Kempton has moved between public and private posts throughout his varied career, which began at Caltrans in 1976. As chief of the Office of Revenue Management, Kempton oversaw California’s capital highway budget and later, as Assistant Director in charge of Legislative and Congressional Affairs, he secured passage of numerous pieces of legislation that benefited the state.
In 1985 Kempton became executive director of the Santa Clara County Traffic Authority, managing its billion-dollar highway construction program, the first of its kind in the state. In 1992, Kempton became a partner of Smith, Kempton & Watts, a Sacramento advocacy firm, where he consulted in programs and policies to enhance effectiveness of public and private resources. In 2002, he became Assistant City Manager of the City of Folsom, and was recruited to head Caltrans in 2004.
Governor Arnold Schwarzenegger, who appointed Kempton to head Caltrans, credited him with being an “incredible driving force” in the state’s efforts to rebuild its transportation infrastructure.
“Throughout his career, Will has focused on meeting the public’s need for reliable transportation services and systems by emphasizing efficiency and best management practices,” Franich said. “We look forward to Will applying his energy and passion to create new transportation solutions that will benefit all Californians.”
California's crumbling streets will need billions to fix
March 11, 2013
Without repair, 25% of roads will fail in 10 years. This is according to the League of California Cities, which says California roads are in “rapid decline” and that unless we come up with the cash to fix our streets, one out of four of the roads across California will be in “failed” condition within 10 years. The assessment says it we’re under-funding our street maintenance and repair by more than $82 billion but that such an investment would protect $189 billion worth of taxpayer dollars underlying our roadway infrastructure. Read more in the LA Weekly here.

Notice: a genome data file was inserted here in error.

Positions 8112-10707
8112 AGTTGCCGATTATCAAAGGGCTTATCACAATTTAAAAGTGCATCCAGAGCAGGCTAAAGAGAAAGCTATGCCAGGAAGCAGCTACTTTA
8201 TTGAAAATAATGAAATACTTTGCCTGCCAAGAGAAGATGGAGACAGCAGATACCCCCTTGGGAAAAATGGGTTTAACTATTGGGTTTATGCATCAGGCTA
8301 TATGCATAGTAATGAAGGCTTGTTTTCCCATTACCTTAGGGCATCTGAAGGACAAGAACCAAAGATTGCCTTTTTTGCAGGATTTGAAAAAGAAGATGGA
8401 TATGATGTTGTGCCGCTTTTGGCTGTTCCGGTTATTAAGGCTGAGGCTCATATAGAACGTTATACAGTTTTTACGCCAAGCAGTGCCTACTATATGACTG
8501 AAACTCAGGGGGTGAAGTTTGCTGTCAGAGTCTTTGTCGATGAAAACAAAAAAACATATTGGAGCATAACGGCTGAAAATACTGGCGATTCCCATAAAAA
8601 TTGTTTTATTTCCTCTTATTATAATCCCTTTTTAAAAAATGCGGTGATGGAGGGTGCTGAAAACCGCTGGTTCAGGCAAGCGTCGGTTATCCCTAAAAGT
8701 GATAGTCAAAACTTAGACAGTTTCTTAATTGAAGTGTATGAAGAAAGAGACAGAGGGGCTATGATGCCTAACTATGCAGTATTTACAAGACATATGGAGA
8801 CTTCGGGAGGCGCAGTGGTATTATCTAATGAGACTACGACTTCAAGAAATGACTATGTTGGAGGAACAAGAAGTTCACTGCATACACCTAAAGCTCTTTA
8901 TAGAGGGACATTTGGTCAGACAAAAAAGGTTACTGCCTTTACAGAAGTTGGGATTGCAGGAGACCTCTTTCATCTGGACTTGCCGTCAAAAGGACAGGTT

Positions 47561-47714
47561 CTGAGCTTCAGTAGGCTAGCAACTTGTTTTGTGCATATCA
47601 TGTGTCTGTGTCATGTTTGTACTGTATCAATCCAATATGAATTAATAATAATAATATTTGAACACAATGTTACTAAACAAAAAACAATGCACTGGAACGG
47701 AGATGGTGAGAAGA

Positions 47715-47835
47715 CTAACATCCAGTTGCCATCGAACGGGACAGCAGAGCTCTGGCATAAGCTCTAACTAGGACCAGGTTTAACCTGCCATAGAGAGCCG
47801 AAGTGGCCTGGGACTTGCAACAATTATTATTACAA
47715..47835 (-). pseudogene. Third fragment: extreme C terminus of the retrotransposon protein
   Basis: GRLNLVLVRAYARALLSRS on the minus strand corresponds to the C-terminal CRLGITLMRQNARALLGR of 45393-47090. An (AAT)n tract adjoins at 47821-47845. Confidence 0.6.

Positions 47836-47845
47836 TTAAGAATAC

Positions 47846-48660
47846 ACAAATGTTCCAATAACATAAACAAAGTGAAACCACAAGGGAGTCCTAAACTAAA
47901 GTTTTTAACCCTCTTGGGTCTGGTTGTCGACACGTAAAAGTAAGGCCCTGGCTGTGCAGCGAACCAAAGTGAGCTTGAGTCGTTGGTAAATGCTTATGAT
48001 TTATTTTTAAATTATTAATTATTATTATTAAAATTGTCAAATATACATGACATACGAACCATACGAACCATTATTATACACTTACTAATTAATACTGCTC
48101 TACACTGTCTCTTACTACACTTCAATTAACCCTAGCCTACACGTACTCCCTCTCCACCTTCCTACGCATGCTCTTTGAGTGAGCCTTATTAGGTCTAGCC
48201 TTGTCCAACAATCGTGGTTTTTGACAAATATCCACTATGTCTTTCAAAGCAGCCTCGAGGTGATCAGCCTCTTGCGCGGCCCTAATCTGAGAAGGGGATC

High-speed rail project will be under way this summer
March 5, 2013
Is Obama's warning about 'crumbling roads' overblown?
February 25, 2013
The Reason Foundation says conditions on state roads have improved. This contradicts the president’s state of the union comments that 70,000 bridges are structurally deficient and needing urgent upgrades. Read more here.
Obama touts Fix It First program in State of the Union
February 18, 2013
Proposes public-private partnerships for most urgent projects. Boehner says without identifying funding, it’s like playing Santa Claus. Read about Obama’s statement here. And read more about Boehner’s comments here.
The House Transportation and Infrastructure committee got off to an interesting start as new Chairman Bill Shuster focused the first meeting on a discussion of the federal role in transportation funding and policy. Here is one story. And here is another.
Transportation Congestion Cost Rises to $121 Billion Annually
February 11, 2013
Congestion costs you more, wastes more fuel. A new TTI study says 56 billion pounds of additional carbon dioxide were emitted because of traffic congestion in 2011, or 380 pounds per driver. About 2.9 billion gallons of fuel were wasted during that period, which TTI compares to filling the New Orleans Superdome four times. Read more here.
Rubio takes on California's environmental law
February 4, 2013
State Sen. Michael Rubio wants to modernize CEQA. Read more here.